Running a marathon is a gruelling physical feat that requires excellent fitness and lots of training. So, if asked to describe the average participant, you’d likely picture somebody relatively young.
That’s because we tend to assume that, as we age, we naturally become less physically able, and our health inevitably deteriorates.
But on 16 October 2011, Fauja Singh proved that isn’t necessarily true when he became the first 100-year-old to complete a marathon. His achievement confirmed what many scientists now believe – that we all have the capacity to stay fit and healthy until the age of 100 and beyond, provided we live the right lifestyle.
Indeed, many of the signs of aging that we consider inevitable are environmental rather than biological. The good news is, if you adopt the right habits now, you may be able to live a healthy lifestyle for years to come.
Here are seven useful rules to follow if you want to live to 100.
1. Walk as often as possible
You don’t need to run marathons to stay healthy, but you do need to move regularly. Unfortunately, if you spend most of the day sitting down at a desk or commuting, your natural activity levels are likely very low.
The good news is you can rectify this by simply walking as often as possible. For example, take the stairs instead of the lift and walk short distances instead of driving wherever possible. This is the easiest way to incorporate regular exercise into your routine and it could make a significant difference to your health.
Indeed, according to Bupa, walking regularly can reduce the likelihood of high blood pressure, strokes, type 2 diabetes, and some cancers. Additionally, staying active can slow brain aging and keep you mentally sharp.
2. Practice regular strength training
Cardiovascular exercise like walking is excellent for your health, but evidence shows that strength training is equally important.
A study from Harvard School of Public Health, for example, found that those who did 30 to 60 minutes of strength training each week were 10% to 20% less likely to die from all causes during the testing period.
That’s because muscle strengthening workouts help you manage blood pressure, maintain a healthy weight and improve glucose metabolism, all of which reduce your risk of disease in later life.
You can reap these benefits with a few short sessions of weightlifting or basic strength exercises like press-ups each week.
3. Stretch daily
The National Rheumatoid Arthritis Society reports that, in the UK, surgeons carry out more than 10,000 knee replacements each year. As such, you may think that our bones and joints naturally fail as we get older, but that isn’t necessarily true.
That’s because, like many common health problems, joint issues are largely caused by lifestyle factors. If you stay active and supple, your bones and joints may be more likely to stay healthy. Walking regularly will help here and you should also stretch daily to stay flexible.
Trying to touch your toes is an easy stretch and it is also a good indicator of how flexible you are. Alternatively, you can do some basic yoga stretches to stay supple.
4. Maintain an active social life
According to Harvard Medical School, social isolation is linked to an increased risk of dementia, and mental health issues such as depression and anxiety. Additionally, it can also increase your risk of several physical health problems including heart attacks and strokes.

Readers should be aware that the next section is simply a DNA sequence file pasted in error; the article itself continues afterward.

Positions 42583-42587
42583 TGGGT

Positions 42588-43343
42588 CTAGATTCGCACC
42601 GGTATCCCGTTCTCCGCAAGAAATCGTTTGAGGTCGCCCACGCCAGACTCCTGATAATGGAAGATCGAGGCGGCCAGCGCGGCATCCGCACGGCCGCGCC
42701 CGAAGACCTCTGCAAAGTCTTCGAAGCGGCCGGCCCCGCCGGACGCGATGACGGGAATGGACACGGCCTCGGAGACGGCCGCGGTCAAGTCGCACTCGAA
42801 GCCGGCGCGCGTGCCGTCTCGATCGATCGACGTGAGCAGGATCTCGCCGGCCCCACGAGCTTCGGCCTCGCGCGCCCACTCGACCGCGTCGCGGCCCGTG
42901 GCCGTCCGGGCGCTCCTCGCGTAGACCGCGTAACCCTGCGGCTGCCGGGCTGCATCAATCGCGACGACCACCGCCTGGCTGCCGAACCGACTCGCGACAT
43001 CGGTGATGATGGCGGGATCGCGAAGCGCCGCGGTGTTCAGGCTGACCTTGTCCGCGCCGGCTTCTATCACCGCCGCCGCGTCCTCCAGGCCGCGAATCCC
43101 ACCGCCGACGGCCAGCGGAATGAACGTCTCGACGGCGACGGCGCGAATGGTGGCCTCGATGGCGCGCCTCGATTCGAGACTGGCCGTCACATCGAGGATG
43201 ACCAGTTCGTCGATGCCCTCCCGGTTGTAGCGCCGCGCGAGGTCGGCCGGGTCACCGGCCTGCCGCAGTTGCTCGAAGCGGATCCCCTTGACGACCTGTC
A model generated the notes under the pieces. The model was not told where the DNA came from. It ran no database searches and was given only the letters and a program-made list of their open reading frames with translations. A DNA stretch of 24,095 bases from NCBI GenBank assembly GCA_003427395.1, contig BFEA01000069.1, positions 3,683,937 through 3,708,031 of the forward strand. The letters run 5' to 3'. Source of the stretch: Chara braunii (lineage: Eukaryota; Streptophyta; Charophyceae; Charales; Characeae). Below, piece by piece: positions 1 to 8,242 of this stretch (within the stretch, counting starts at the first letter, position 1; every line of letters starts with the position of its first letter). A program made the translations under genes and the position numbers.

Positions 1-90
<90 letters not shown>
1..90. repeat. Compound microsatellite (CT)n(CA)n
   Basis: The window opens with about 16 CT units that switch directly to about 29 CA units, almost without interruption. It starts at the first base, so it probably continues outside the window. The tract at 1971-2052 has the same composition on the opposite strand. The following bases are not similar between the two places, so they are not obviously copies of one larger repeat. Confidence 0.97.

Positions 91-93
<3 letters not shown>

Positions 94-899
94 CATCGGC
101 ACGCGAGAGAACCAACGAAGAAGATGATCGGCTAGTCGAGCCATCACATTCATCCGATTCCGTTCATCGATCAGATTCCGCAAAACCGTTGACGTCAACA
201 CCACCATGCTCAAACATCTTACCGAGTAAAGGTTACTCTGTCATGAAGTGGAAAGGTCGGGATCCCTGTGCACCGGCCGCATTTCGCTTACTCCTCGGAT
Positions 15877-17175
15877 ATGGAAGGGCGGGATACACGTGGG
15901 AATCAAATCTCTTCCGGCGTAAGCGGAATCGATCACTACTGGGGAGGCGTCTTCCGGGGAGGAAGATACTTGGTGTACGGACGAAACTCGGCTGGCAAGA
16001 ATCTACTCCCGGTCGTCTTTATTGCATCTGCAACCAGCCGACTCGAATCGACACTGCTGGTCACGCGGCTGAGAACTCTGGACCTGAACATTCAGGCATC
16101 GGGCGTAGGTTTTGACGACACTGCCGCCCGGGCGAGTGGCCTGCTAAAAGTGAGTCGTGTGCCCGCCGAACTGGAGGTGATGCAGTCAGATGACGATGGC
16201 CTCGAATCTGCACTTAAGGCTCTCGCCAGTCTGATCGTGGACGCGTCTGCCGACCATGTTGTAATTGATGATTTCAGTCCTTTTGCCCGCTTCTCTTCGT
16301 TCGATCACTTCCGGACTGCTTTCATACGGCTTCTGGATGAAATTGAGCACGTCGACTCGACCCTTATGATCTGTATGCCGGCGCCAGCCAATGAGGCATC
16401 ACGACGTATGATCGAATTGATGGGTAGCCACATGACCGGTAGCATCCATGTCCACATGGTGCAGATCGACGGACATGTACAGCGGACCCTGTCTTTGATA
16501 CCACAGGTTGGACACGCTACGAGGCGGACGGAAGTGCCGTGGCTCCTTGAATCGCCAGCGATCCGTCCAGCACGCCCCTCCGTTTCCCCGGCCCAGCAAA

That’s why it is important to maintain an active social life as you age. And as well as staving off cognitive decline, it encourages you to be more physically active.
5. Get a good night’s sleep
A study from Direct Line found that the UK is a severely sleep-deprived nation with 14% of adults getting under five hours a night and 71% failing to get the recommended 7 to 9 hours.
If you are in this group, you may want to make some changes because lack of sleep is linked to an increased risk of dementia, heart problems, diabetes, and poor mental health.
Fortunately, you can improve your sleep pattern by sticking to a regular schedule, reducing screen time in the evenings, and getting more exercise. However, if you still have difficulty sleeping, you may want to speak to a doctor because poor sleep can be a symptom of an underlying health issue.
6. Limit salt and sugar intake
It is no surprise that eating a healthier diet is crucial for longevity, and limiting your salt and sugar intake is one of the best changes you can make.
That’s because excessive salt intake contributes to cardiovascular disease, high blood pressure, and strokes. Additionally, eating too much sugar can cause excessive weight gain and damage your teeth.
Luckily, you can cut down on salt and sugar relatively easily if you avoid heavily processed foods and check the labels on products before you buy them.
7. Use sunscreen
There are countless skincare products that promise to prevent or reverse the effects of aging, with mixed results. However, sunscreen is often the most effective thing you can do to keep your skin looking young.
Additionally, it will reduce your chance of developing skin cancer in later life. That’s why you may want to consider wearing sunscreen daily, even if it is not especially sunny outside. Alternatively, you can use a daily moisturiser with built-in sun protection.
Get in touch
If you adopt these habits and go on to live past 100, you’ll need to make sure that your retirement income lasts that long. We can help you assess your financial plan and fund your retirement for longer.
Email email@example.com or contact your adviser on 020 3828 8100.
This blog is for general information only and does not constitute advice. The information is aimed at retail clients only.